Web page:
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In brief: 3D printing may finally be ready to live up to the lofty expectations many had for the technology thanks to a new advancement that uses light to vastly expedite printing times. Patents have already been filed for and plans are moving forward to commercialize the technique.
Researchers from the University of Michigan believe they have developed a new technique that could revolutionize traditional 3D printing by performing print jobs up to 100 times faster.
Conventional 3D printing is a time-intensive process as objects are essentially built from the ground up using a series of one-dimensional lines. Because it takes so long, modern 3D printing really hasn't disrupted traditional manufacturing as some predicted.
Researchers from the school created a new method that uses two lights during the printing process - one to control where the resin hardens and another to help maintain its fluidity. This approach allows the team to create more sophisticated patterns and do so much more quickly.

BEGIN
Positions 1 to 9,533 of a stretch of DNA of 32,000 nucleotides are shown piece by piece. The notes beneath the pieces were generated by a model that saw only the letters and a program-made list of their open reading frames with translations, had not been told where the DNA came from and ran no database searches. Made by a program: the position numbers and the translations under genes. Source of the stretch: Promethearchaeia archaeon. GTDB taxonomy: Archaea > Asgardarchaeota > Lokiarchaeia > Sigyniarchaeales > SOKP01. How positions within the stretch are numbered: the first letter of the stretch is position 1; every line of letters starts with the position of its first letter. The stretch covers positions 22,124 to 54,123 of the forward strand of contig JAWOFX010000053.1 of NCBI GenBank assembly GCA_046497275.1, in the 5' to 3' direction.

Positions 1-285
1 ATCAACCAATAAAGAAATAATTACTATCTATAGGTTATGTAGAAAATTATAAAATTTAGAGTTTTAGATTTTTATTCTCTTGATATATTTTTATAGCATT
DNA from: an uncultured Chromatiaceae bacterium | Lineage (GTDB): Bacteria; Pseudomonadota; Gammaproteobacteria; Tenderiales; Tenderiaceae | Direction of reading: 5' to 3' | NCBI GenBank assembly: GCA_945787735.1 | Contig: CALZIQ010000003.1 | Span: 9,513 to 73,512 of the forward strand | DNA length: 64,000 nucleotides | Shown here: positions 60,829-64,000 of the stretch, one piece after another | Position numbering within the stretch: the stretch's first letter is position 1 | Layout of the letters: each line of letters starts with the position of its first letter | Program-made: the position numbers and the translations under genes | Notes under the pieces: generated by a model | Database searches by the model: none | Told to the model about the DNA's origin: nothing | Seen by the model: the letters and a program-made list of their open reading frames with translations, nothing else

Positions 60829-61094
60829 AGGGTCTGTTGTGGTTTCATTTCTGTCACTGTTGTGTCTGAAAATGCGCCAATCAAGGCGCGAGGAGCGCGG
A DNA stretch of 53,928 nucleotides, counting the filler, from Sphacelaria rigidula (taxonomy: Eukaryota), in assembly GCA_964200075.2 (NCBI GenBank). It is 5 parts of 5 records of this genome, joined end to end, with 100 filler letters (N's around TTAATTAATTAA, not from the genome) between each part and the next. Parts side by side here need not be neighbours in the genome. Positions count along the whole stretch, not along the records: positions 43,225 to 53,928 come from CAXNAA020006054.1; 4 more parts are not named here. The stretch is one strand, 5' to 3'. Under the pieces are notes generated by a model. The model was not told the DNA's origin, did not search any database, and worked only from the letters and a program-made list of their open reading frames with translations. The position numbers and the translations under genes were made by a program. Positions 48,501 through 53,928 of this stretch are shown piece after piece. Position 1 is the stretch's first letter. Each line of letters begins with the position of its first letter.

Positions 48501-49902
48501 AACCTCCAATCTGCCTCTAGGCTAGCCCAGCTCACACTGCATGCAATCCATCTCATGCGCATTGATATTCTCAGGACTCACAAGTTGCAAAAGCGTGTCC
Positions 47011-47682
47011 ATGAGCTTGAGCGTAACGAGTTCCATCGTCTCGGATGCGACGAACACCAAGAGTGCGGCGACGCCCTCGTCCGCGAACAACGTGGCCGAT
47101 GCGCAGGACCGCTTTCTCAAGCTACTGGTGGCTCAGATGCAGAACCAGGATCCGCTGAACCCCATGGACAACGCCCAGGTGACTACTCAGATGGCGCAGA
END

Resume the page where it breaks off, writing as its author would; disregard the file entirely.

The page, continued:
As the researchers highlight, the secret behind the technique is all in the chemistry. Walter White would be proud.
Conventional methods rely on a photoactivator to harden the resin when light hits it. By adding in a photoinhibitor that responds to a different wavelength of light, the team is also able to keep the resin fluid when needed.
The university has filed patent applications on the technique. Timothy Scott, an associate professor of chemical engineering and co-lead on the project, is working on a start-up to bring the approach to market.
The team has published a paper on the method, "Rapid, continuous additive manufacturing by volumetric polymerization inhibition patterning," in Science Advances.